Imagine you’re attending a social event at a friend’s house. You debated on whether or not you even had the energy to come today, but you decided to push through and make the best of it.
You feel like you’ve been blending in quite well, as you’ve been actively participating (in true introvert fashion) by nodding, smiling, making eye contact, and listening closely when anyone speaks.
Then, one of your friends turns to you and says, “Are you alright? You’ve been so quiet today I’ve barely noticed you were here.”
Everyone agrees and turns to look at you, their faces full of genuine concern for your well-being.
At first, your mind goes blank. Yet you feel a familiar surge of shame and uncertainty almost instantly. Then, a thousand thoughts race through your mind:
“How could she say that?”
“What’s wrong with me?”
“I thought I was doing so well today…”
This was me for most of my teenage years. I struggled with feeling good enough, as I compared myself to my extroverted friends.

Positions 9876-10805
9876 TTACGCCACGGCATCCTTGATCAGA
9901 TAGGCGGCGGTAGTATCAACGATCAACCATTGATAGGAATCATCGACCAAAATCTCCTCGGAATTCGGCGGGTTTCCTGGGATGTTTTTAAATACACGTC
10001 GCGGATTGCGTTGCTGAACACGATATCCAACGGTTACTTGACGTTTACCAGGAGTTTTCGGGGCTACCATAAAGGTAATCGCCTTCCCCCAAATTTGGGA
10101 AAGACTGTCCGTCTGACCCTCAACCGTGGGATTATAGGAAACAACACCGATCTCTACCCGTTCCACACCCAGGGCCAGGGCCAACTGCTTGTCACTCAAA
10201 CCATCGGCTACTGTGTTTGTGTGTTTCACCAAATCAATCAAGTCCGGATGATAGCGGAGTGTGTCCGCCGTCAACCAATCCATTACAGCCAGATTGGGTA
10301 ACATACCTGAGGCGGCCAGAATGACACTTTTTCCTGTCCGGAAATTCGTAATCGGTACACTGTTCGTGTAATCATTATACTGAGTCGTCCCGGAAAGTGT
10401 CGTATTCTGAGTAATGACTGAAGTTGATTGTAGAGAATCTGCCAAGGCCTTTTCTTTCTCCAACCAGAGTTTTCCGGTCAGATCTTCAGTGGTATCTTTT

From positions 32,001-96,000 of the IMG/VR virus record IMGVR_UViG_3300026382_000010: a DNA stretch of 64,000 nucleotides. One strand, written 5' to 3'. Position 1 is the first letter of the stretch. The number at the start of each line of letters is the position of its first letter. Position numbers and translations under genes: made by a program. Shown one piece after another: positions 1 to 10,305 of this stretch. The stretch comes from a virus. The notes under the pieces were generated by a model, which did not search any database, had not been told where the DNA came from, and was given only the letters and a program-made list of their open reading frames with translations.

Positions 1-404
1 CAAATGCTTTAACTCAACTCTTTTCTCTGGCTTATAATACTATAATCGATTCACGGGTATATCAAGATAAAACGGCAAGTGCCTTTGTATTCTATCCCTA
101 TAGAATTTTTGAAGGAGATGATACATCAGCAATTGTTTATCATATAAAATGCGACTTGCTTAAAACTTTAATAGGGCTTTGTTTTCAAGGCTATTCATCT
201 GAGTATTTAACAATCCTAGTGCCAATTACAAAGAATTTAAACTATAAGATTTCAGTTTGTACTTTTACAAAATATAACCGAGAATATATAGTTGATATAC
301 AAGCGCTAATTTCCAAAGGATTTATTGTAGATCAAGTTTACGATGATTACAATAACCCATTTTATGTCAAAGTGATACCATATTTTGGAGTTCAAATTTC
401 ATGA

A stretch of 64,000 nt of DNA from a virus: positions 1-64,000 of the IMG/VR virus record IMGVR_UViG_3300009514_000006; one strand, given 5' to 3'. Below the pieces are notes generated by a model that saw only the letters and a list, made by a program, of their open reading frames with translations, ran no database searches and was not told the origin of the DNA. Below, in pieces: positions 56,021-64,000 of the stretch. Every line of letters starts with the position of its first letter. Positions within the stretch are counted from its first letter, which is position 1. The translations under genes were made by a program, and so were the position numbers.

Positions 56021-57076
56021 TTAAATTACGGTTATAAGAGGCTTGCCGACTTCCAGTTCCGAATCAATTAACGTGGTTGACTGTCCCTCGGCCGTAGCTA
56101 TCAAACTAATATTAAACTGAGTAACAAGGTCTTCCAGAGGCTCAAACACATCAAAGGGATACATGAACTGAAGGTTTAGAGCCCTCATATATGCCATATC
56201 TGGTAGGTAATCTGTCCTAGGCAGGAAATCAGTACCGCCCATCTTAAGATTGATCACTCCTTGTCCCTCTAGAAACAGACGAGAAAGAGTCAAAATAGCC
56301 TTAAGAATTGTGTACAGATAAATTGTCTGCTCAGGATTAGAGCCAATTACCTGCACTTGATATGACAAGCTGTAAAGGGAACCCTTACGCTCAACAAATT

But as I grew in self-understanding and compassion, I realized that questions like these reflect more on the speaker than the listener.
Some people are uncomfortable with silence.
Some people don’t understand how so much can be going on inside your mind.
But these aren’t statements introverts struggle with.
We know exactly how valuable silence can be! And we also know that “the quietest people have the loudest minds”.
Over the years, I learned to embrace my quietness as a gift.
Most importantly, I realized that I didn’t need to be like everyone else to be just as valuable as everyone else.
In fact, I’ve found that my quiet qualities have become my most prized possessions.
Being quiet is a strength that many people have to work really hard to cultivate.
But, for introverts, we’re naturally full of quiet contemplation and thoughtful imagination!
You don’t need to be like anyone else to be good enough – not then, not now, not ever.
Never forget that.